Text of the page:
“Care or control?”: a qualitative study of staff experiences with outpatient commitment orders
PURPOSE: Outpatient commitment orders are being increasingly used in many countries to ensure follow-up care of people with psychotic disorders after discharge from hospital. Several studies have examined outpatient commitment in relation to use of health care services, but there have been fewer studies of health professionals' experiences with the scheme. The purpose of this study was to examine health professionals' experiences with patients subject to outpatient commitment.
This was a focus group study using a descriptive and exploratory approach. The study was based on three focus group interviews with a total of 22 participants. Data were analysed using qualitative content analysis.
The study showed that health professionals had a positive attitude towards outpatient commitment and considered it necessary for patients with psychosis who lacked insight and did not collaborate on treatment. At the same time their attention to patients' lack of insight could lead to a paternalistic approach more than measures to enhance patient autonomy. This challenged their therapeutic relationship with the patient.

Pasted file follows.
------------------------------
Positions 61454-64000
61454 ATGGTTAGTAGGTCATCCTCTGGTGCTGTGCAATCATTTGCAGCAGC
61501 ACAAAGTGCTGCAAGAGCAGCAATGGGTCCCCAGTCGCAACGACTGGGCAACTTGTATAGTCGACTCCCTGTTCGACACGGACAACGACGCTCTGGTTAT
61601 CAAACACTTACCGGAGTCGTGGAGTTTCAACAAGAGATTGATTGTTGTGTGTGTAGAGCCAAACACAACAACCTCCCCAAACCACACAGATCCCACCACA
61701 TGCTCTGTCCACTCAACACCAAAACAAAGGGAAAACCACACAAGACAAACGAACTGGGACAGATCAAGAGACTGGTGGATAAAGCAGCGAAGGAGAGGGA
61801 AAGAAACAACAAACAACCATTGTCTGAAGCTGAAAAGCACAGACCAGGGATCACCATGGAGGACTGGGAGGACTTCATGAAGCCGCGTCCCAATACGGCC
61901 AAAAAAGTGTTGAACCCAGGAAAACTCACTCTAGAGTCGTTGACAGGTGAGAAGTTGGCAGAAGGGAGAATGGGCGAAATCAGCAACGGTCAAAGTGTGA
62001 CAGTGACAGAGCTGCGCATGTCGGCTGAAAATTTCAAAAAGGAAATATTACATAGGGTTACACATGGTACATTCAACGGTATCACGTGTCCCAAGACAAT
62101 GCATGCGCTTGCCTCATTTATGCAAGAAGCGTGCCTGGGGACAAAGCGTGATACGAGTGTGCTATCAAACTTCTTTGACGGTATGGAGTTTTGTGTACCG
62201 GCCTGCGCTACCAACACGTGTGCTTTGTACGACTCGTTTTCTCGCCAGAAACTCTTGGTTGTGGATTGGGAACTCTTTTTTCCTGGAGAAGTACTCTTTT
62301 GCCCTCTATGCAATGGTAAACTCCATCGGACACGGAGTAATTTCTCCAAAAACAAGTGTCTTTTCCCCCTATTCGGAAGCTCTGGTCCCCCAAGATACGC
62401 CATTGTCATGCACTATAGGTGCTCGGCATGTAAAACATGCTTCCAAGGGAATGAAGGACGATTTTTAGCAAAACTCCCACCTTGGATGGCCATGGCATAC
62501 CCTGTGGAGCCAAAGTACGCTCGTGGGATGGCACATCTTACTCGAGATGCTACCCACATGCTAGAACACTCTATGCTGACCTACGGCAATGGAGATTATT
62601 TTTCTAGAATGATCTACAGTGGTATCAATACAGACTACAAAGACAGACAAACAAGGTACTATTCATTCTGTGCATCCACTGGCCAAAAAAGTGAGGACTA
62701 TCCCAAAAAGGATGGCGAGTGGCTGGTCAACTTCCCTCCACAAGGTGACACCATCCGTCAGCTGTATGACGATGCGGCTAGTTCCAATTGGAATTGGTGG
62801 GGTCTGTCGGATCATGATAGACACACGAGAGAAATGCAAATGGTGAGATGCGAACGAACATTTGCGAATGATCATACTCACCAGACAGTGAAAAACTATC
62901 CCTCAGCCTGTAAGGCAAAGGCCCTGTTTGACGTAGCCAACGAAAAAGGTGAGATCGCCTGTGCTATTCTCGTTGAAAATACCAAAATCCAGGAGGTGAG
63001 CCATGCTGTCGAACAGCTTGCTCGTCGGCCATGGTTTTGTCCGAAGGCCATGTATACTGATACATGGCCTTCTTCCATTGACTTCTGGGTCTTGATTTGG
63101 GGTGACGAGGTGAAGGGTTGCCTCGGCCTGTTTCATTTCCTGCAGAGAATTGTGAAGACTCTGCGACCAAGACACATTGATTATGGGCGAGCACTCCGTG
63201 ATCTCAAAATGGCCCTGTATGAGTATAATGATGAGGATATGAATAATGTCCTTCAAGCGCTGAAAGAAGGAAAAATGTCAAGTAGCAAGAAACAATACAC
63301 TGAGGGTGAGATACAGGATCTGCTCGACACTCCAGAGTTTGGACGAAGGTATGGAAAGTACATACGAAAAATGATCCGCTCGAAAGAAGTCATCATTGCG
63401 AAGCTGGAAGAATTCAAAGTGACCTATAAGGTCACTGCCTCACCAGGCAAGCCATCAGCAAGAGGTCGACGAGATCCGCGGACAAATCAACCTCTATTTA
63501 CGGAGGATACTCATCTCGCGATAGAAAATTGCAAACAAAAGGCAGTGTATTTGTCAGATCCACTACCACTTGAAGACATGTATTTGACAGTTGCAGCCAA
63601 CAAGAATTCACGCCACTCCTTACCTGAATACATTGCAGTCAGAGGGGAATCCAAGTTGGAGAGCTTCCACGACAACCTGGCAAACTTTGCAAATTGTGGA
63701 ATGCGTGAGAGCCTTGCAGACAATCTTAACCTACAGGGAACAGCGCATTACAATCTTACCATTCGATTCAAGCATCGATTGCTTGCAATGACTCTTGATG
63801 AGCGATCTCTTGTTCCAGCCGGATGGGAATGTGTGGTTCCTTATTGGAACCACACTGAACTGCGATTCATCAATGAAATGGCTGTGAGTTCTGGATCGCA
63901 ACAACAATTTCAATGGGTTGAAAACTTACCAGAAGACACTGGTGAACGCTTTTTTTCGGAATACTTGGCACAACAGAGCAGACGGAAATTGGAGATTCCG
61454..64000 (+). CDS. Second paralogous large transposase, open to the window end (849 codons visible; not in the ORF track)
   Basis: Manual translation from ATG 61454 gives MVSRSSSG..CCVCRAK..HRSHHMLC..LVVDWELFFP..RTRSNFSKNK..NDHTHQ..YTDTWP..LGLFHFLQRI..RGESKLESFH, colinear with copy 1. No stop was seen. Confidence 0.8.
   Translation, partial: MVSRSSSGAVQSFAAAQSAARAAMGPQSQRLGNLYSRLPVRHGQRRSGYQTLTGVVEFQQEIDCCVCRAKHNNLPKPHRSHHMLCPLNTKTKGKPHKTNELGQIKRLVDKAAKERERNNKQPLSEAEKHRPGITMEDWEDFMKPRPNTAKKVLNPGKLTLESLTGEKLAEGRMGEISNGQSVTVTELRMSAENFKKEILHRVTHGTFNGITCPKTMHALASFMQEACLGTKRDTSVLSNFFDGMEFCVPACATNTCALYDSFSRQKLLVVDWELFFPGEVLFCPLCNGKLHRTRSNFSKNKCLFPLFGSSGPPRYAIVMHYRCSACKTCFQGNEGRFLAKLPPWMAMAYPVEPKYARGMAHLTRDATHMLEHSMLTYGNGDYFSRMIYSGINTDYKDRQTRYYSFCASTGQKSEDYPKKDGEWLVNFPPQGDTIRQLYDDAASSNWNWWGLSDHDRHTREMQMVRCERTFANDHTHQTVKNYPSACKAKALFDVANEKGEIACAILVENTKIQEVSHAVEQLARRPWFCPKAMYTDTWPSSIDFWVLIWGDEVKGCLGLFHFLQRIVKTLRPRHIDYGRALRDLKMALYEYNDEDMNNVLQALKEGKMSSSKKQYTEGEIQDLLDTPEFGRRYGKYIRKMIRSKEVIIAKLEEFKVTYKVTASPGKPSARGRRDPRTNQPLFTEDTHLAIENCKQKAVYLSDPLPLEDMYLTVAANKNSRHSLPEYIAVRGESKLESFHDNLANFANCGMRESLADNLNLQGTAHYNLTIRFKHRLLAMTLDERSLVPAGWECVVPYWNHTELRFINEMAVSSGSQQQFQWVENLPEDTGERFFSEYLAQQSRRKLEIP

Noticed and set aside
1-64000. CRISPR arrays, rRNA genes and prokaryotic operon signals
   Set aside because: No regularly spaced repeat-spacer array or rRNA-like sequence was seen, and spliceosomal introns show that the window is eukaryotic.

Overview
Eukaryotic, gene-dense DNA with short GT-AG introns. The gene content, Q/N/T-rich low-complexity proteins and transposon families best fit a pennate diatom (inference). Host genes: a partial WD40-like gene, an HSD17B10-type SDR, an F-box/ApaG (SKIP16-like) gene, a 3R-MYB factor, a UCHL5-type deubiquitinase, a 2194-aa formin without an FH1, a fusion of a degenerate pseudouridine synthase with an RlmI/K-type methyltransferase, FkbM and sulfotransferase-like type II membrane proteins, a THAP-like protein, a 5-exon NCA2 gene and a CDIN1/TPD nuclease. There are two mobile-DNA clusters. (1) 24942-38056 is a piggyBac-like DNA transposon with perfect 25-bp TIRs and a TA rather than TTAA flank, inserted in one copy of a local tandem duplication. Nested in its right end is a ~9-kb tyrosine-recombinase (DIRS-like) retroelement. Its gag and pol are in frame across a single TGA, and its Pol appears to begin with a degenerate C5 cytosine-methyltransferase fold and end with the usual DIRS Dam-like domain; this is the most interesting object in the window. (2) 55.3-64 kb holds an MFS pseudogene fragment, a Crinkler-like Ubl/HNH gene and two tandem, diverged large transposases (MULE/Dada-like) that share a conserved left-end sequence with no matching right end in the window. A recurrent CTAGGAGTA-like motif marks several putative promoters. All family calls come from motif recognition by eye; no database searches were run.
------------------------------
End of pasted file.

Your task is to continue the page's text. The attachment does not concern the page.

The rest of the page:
Health professionals found it difficult to combine control with therapeutic care, but gave greater emphasis to patients' need for treatment and continuity of care than to their autonomy. This dilemma indicates a need to discuss whether increased attention to patients' autonomy rather than insight into their illness would improve treatment cooperation and reduce the use of coercion.
- Forfattere: Stensrud, Bjørn; Høyer, Georg; Beston, Gro; Granerud, Arild; Landheim, Anne.
- Publisert: Social Psychiatry and Psychiatric Epidemiology 2016 ;Volum 51. s. 747-755